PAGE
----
High hardness aluminum oxide (9 mohs) widely used as
abrasive.  It has a vitreous to
adamantine luster and variable colors. It is used as a gemstone in the jewelry
industry under the name of ruby, when it has a red color, generated by
impurities such as chromium and iron, and sapphire, when it has a blue color,
generated by impurities such as iron and titanium.

Corundum was also widely used for its high hardness as an abrasive.

Tin by SALESIAN MUSEUM IN BRAZILMuseu da Obra Salesiana no Brasil (MOSB)

CASSITERITE (TIN)

Tin is a malleable and ductile metal obtained mainly from the mineral Cassiterite. It is used to make solder, tinplate and bronze.

Native gold Shale by SALESIAN MUSEUM IN BRAZILMuseu da Obra Salesiana no Brasil (MOSB)

Gold in Schist 

Like silver and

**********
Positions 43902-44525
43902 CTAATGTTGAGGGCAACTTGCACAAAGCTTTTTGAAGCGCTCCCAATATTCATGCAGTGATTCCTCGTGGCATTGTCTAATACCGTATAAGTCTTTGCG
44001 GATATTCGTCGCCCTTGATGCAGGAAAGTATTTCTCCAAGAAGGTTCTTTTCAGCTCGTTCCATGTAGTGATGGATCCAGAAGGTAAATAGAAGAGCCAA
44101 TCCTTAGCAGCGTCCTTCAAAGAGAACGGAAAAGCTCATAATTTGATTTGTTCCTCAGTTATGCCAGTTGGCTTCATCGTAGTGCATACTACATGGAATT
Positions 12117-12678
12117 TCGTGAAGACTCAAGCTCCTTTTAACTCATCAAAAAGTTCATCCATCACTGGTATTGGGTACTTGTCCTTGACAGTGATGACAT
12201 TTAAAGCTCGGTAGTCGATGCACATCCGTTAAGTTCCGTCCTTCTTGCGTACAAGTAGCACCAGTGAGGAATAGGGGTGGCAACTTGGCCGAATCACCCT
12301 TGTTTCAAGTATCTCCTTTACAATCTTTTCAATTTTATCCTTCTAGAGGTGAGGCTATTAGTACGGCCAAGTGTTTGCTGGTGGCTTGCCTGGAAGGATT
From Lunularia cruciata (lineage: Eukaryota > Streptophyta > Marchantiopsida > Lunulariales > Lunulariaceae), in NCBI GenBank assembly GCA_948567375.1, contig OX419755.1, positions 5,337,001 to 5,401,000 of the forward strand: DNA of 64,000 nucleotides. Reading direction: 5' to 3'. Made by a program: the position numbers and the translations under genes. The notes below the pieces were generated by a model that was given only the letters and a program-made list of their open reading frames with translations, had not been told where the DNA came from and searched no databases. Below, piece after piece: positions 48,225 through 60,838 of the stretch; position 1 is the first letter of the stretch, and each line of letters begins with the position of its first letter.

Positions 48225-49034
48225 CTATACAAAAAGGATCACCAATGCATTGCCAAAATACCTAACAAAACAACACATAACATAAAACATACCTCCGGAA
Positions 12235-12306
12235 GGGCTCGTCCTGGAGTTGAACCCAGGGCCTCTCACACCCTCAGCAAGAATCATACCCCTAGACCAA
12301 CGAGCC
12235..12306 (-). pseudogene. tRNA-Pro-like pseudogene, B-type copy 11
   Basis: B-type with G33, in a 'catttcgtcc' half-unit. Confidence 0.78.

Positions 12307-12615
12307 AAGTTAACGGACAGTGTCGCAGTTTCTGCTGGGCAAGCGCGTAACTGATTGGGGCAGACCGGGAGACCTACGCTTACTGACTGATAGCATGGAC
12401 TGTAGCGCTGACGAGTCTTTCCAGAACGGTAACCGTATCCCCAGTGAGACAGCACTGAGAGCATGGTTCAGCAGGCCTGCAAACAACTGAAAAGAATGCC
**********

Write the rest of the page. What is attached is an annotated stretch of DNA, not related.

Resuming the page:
sulfur, it is a native element that occurs without association with other
chemical elements in nature. It is the most malleable and ductile of the
minerals. With 1 gram of gold, you can get up to 2,000 meters of wire just
0.0001 millimeters thick, and it is a very good conductor of heat and
electricity. 

Gold has historically been used for producing coins, making jewelry, and more recently in the electronics industry. In the picture you can see the gold grains that are present in the rock.

aragonite by SALESIAN MUSEUM IN BRAZILMuseu da Obra Salesiana no Brasil (MOSB)

ARAGONITE